In Juarez, the moons and stars came into perfect alignment when I met a coworker eager to ride, and a family in El Paso with a son in med school and not enough time to get on his string of polo ponies.  This wonderful family watched my friend (also a life-long horsewoman) and I ride a time or two and satisfied that we could manage on our own, gave us "free rein" over their horses.  We schooled their lovely Thoroughbreds in the flat pasture behind their house that served as a practice polo field, or took them for long rides along the Rio Grande just a block away.  Such liberty and such kind people - it couldn't have been a nicer situation. 

Who would have guessed I'd find such lovely horses in a pasture in El Paso, TX?

Polo ponies and fun company along the Rio Grande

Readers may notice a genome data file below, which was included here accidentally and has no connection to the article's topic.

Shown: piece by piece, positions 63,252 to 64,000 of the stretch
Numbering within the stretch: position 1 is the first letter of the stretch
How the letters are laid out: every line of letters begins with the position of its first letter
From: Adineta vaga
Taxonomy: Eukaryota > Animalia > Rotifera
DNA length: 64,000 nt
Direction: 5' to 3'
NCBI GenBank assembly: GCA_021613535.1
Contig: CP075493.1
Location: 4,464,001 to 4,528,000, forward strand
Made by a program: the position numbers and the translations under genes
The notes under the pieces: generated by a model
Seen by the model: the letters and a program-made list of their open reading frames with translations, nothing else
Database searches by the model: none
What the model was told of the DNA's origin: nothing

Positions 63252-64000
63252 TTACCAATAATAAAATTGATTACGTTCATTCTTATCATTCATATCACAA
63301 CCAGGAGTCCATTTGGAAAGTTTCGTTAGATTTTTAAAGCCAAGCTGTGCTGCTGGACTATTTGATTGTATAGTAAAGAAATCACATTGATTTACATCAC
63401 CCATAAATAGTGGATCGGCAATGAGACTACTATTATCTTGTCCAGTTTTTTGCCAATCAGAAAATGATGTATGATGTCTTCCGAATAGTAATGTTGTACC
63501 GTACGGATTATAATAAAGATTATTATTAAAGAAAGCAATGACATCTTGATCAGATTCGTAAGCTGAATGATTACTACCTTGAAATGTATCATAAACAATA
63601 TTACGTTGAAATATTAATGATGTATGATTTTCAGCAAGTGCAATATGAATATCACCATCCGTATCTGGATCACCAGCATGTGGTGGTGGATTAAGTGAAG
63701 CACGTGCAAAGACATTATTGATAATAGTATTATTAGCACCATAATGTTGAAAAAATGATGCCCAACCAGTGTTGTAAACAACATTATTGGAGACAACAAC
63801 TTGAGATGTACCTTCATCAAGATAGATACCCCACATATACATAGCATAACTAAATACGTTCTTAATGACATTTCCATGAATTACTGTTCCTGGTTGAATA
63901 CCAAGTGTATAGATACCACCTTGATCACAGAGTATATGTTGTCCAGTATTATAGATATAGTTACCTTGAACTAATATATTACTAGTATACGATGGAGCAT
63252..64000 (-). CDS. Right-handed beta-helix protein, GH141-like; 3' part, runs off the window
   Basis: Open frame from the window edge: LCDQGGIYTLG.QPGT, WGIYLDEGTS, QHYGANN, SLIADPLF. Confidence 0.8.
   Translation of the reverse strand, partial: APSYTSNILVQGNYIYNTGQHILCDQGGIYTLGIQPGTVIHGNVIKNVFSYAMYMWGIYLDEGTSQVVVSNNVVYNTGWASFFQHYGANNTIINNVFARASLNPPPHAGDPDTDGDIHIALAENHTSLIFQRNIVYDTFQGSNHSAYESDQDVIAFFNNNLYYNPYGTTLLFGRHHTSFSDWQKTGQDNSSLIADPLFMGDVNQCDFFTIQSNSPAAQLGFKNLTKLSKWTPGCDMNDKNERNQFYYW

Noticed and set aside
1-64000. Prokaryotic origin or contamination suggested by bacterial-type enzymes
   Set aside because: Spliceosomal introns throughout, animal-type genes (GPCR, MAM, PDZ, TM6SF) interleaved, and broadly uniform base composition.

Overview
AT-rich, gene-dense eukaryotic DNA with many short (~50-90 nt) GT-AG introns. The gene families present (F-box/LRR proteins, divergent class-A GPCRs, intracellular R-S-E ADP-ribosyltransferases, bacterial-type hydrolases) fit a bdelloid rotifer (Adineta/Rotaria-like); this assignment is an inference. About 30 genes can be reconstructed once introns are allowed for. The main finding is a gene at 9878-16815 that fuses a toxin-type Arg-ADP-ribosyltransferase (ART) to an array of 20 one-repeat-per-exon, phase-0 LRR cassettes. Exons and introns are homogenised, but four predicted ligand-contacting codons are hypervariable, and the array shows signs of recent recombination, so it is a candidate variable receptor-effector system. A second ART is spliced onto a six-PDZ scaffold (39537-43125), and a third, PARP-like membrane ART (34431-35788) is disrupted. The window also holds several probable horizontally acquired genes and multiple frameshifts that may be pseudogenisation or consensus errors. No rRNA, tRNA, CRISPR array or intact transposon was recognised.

After Juarez, I figured I'd never have the kind of horse luck I'd found in El Paso.  Fortunately, I was wrong.  Over lunch in the Embassy Bucharest cafeteria one day, I listened to an American colleague whose young daughter had been taking lessons at a barn just a short drive away.  As she described the instructor - how she competed internationally in both Dressage and show jumping and her patient teaching and training philosophy - my ears pricked up.  Shortly after that conversation, I took my first lesson with Izabela on her rotund school horse, Madison.  A few lessons later, I came to the barn to find Izabela's tall gelding Bubble Touch waiting for me in the cross-ties instead of the sturdy paint mare.  "You're going to ride the big boy today." she told me.  I was nervous that I'd be discovered as a fraud when put atop such a well-schooled horse, but instead it felt like Bubble and I had studied the same game plan. Wow, it was exhilarating!